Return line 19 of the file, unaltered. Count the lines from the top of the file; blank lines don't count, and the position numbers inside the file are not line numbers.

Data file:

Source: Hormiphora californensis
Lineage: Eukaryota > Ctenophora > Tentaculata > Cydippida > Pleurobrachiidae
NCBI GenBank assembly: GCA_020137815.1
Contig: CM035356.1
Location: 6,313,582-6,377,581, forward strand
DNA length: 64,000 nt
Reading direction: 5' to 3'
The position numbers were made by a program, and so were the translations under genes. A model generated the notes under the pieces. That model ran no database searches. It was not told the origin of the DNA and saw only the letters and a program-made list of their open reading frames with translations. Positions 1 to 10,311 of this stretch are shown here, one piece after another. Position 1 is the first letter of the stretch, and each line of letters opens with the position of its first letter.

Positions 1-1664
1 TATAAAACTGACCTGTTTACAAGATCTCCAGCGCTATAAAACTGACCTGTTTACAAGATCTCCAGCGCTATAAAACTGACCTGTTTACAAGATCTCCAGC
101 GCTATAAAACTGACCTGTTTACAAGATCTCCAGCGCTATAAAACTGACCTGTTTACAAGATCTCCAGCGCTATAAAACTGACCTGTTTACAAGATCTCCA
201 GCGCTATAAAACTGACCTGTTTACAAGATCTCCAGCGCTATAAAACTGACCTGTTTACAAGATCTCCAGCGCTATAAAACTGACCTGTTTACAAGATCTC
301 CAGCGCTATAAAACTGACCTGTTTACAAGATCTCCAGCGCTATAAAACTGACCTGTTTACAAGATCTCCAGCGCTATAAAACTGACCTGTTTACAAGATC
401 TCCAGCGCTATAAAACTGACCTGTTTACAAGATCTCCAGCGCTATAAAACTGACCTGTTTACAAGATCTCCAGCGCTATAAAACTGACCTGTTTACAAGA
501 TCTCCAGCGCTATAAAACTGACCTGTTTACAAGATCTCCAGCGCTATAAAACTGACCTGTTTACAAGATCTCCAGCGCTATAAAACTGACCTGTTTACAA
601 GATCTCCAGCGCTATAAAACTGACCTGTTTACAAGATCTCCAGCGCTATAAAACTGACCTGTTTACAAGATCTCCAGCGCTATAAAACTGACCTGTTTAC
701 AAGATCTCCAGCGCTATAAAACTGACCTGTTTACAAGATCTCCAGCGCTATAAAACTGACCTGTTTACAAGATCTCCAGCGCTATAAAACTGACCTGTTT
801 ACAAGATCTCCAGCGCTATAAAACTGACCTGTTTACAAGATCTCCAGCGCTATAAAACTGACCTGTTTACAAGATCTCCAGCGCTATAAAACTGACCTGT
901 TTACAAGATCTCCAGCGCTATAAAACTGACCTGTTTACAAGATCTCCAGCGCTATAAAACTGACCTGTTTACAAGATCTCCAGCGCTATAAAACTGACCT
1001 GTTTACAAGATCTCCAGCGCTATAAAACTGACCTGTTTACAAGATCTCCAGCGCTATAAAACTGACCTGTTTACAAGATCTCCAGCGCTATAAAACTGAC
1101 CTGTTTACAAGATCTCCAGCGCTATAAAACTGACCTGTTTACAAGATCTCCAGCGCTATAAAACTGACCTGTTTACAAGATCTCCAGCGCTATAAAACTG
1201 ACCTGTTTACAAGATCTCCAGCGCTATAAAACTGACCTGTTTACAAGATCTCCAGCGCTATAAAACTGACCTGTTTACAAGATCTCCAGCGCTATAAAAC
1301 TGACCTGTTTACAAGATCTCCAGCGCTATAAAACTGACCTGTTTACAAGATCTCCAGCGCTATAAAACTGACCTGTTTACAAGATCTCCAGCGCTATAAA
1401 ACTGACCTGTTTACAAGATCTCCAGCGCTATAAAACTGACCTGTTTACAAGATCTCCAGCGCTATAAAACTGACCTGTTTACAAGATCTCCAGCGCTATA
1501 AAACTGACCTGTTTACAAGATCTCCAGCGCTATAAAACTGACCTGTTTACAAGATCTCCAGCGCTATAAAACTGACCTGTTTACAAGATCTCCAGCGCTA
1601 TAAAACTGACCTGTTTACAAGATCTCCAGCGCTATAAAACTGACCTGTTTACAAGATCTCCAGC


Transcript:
901 TTACAAGATCTCCAGCGCTATAAAACTGACCTGTTTACAAGATCTCCAGCGCTATAAAACTGACCTGTTTACAAGATCTCCAGCGCTATAAAACTGACCT